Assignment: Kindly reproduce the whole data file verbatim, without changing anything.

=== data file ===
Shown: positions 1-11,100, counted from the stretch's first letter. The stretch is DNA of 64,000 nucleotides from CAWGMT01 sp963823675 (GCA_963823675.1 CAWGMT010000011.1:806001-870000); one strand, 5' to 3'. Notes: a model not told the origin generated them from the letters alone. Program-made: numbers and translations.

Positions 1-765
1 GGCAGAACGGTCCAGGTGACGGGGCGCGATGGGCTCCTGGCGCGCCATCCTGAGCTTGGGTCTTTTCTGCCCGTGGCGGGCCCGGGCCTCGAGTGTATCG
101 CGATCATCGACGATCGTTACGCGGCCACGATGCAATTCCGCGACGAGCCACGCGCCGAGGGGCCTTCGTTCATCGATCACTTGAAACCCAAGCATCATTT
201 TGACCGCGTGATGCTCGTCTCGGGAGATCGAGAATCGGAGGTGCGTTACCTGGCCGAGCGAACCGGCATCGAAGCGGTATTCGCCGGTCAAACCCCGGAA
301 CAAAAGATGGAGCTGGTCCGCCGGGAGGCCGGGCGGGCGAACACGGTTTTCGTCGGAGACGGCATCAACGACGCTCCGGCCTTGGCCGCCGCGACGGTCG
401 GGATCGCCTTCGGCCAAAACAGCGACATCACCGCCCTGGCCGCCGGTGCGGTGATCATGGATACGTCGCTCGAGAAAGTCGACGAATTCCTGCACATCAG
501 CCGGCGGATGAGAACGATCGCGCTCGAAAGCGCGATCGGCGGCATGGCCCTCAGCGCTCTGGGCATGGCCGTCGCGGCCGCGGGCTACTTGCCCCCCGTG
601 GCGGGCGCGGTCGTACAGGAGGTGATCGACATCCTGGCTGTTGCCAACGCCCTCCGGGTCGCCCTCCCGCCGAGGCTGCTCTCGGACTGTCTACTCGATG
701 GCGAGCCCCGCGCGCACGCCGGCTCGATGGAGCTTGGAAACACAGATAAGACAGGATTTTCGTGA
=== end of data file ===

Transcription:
Shown: positions 1-11,100, counted from the stretch's first letter. The stretch is DNA of 64,000 nucleotides from CAWGMT01 sp963823675 (GCA_963823675.1 CAWGMT010000011.1:806001-870000); one strand, 5' to 3'. Notes: a model not told the origin generated them from the letters alone. Program-made: numbers and translations.

Positions 1-765
1 GGCAGAACGGTCCAGGTGACGGGGCGCGATGGGCTCCTGGCGCGCCATCCTGAGCTTGGGTCTTTTCTGCCCGTGGCGGGCCCGGGCCTCGAGTGTATCG
101 CGATCATCGACGATCGTTACGCGGCCACGATGCAATTCCGCGACGAGCCACGCGCCGAGGGGCCTTCGTTCATCGATCACTTGAAACCCAAGCATCATTT
201 TGACCGCGTGATGCTCGTCTCGGGAGATCGAGAATCGGAGGTGCGTTACCTGGCCGAGCGAACCGGCATCGAAGCGGTATTCGCCGGTCAAACCCCGGAA
301 CAAAAGATGGAGCTGGTCCGCCGGGAGGCCGGGCGGGCGAACACGGTTTTCGTCGGAGACGGCATCAACGACGCTCCGGCCTTGGCCGCCGCGACGGTCG
401 GGATCGCCTTCGGCCAAAACAGCGACATCACCGCCCTGGCCGCCGGTGCGGTGATCATGGATACGTCGCTCGAGAAAGTCGACGAATTCCTGCACATCAG
501 CCGGCGGATGAGAACGATCGCGCTCGAAAGCGCGATCGGCGGCATGGCCCTCAGCGCTCTGGGCATGGCCGTCGCGGCCGCGGGCTACTTGCCCCCCGTG
601 GCGGGCGCGGTCGTACAGGAGGTGATCGACATCCTGGCTGTTGCCAACGCCCTCCGGGTCGCCCTCCCGCCGAGGCTGCTCTCGGACTGTCTACTCGATG
701 GCGAGCCCCGCGCGCACGCCGGCTCGATGGAGCTTGGAAACACAGATAAGACAGGATTTTCGTGA